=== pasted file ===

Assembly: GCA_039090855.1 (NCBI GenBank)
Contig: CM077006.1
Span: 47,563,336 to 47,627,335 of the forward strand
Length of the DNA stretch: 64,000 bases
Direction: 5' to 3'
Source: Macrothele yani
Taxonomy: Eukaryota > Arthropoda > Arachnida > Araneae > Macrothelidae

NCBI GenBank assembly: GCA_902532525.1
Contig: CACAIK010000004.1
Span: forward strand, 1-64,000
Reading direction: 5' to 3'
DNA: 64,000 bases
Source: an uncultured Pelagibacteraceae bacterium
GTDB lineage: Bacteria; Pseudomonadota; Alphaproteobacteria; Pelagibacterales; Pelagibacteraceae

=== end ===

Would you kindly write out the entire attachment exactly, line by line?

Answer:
Assembly: GCA_039090855.1 (NCBI GenBank)
Contig: CM077006.1
Span: 47,563,336 to 47,627,335 of the forward strand
Length of the DNA stretch: 64,000 bases
Direction: 5' to 3'
Source: Macrothele yani
Taxonomy: Eukaryota > Arthropoda > Arachnida > Araneae > Macrothelidae

NCBI GenBank assembly: GCA_902532525.1
Contig: CACAIK010000004.1
Span: forward strand, 1-64,000
Reading direction: 5' to 3'
DNA: 64,000 bases
Source: an uncultured Pelagibacteraceae bacterium
GTDB lineage: Bacteria; Pseudomonadota; Alphaproteobacteria; Pelagibacterales; Pelagibacteraceae